It’s Not Quite Finished Yet

Of course, all of this is subject to change as we learn more and more about the solar system and require new words to describe the alien worlds we’ve discovered. One thing is for sure – there is still a lot we don’t know about the solar system but no doubt, scientists will continue to argue out the nuances of these discoveries as they are made!

Lauren Tunnell is an educator and freelance writer living in Houston, Texas.

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1. Hazel - October 30, 2007

This was a great, clear and informative post about one of my favorite celestial objects. I thoroughly enjoyed reading it, and the pics were terrific. I’m so fascinated by the current upheavals in our understandings of the worlds around us. It feels somehow very momentous like we’re on the cusp of a grand leap of understanding our place in this expansive mysterious universe of ours.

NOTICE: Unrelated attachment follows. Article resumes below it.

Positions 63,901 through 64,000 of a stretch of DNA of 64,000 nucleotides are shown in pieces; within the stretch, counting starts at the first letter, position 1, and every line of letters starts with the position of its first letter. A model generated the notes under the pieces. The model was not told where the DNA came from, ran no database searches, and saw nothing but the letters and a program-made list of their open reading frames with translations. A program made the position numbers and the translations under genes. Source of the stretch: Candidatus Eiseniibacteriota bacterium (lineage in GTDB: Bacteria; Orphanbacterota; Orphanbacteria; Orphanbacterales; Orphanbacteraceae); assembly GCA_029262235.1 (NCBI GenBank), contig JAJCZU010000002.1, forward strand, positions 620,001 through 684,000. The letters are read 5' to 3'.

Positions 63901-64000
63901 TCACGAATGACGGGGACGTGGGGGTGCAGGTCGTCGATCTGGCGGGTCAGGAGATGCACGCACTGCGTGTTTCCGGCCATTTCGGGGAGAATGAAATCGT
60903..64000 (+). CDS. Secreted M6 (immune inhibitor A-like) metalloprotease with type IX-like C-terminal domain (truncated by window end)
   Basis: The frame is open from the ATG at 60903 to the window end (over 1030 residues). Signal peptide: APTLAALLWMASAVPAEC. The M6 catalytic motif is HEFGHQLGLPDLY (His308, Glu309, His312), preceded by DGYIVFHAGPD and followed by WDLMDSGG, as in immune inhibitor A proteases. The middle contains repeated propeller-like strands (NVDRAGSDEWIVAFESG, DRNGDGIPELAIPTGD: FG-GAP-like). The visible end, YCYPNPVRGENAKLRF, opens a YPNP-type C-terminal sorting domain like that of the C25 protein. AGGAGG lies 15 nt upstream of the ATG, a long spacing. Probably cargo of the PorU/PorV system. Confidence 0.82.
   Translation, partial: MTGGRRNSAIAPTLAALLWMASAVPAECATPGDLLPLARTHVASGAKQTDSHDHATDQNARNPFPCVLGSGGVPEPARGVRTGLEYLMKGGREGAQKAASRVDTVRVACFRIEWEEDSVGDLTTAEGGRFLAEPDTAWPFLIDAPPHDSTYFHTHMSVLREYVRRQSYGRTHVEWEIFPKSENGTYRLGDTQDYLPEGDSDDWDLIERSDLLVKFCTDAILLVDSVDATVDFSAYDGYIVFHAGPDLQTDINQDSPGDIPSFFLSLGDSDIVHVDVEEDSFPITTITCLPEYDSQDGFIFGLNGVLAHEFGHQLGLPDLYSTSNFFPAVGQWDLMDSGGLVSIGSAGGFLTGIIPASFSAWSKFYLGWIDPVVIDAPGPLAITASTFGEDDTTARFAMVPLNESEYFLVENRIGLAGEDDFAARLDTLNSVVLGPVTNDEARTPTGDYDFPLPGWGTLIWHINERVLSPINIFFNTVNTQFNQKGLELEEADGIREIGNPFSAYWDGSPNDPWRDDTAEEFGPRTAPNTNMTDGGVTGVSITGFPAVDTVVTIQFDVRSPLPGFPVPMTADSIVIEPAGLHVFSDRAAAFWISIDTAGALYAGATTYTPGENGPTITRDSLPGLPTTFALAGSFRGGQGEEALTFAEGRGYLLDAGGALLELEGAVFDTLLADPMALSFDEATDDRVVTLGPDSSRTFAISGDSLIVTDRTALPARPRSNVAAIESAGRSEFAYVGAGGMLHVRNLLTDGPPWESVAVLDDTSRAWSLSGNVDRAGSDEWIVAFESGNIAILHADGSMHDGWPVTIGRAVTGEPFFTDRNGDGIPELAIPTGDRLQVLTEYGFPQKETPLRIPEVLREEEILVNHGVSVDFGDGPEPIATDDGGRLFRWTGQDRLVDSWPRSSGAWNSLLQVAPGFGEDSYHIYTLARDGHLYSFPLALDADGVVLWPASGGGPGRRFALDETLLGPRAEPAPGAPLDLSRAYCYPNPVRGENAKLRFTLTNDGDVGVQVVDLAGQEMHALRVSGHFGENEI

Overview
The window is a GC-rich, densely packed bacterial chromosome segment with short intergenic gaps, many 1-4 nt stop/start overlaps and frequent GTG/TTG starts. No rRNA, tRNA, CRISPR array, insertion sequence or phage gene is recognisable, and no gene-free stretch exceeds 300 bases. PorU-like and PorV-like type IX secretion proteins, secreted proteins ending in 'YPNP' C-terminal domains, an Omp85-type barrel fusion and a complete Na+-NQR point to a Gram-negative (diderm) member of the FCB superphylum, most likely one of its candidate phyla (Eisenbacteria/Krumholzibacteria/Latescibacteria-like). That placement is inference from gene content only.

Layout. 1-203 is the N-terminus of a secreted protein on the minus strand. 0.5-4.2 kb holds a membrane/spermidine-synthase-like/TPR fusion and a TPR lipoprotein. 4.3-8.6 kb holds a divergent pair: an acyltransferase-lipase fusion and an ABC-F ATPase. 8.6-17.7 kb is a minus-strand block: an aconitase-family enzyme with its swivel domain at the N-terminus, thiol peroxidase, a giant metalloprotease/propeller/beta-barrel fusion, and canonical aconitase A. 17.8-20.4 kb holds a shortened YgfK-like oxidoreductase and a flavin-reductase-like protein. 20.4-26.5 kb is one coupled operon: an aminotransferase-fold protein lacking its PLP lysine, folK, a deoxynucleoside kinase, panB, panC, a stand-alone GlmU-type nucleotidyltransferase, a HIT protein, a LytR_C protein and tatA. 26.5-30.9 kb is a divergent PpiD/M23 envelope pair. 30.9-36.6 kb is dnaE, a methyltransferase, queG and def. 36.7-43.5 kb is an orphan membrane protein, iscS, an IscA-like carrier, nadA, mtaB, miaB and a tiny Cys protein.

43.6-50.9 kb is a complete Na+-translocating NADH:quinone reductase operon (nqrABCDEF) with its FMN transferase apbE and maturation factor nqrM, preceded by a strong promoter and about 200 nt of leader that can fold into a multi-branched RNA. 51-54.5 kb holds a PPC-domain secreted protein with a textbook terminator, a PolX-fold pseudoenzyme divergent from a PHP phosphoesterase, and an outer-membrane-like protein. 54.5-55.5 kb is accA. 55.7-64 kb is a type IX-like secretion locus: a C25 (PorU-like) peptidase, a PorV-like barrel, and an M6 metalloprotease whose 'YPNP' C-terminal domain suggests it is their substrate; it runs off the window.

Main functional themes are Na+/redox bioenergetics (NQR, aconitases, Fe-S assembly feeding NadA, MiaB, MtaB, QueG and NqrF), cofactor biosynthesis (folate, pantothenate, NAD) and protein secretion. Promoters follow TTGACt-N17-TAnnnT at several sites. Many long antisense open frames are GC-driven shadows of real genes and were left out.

Anyway, this post was a lovely break in my day. Thanks.

2. Miss Weird Scientist - October 30, 2007

I’m glad you enjoyed the article! I think Lauren wrote a really cool and interesting piece. :) It still always amazes me how definitions and concepts in science change so rapidly and can stir up so much controversy.

3. Hazel - October 31, 2007

Me too,(amazed) with astronomy especially. Its such an amazing era at the moment with the advances of radio, telescope, satellite’s and propulsion systems. I think my next planet I want to study in depth is Mars – whats with all the missing probes? I love me a good mystery.

4. Laurel Kornfeld - November 18, 2007

This debate is definitely not finished yet. The requirement that an object have its orbit all to itself to be considered a planet is highly controversial. It was adopted by four percent of the IAU in an extremely controversial process and was immediately rejected by over 300 professional astronomers led by Dr. Alan Stern, Principal Investigator of NASA’s New Horizons mission to Pluto. Most of the IAU members who voted on this were not even planetary scientists. And their determination that a “dwarf planet” is not a planet at all makes no linguistic sense.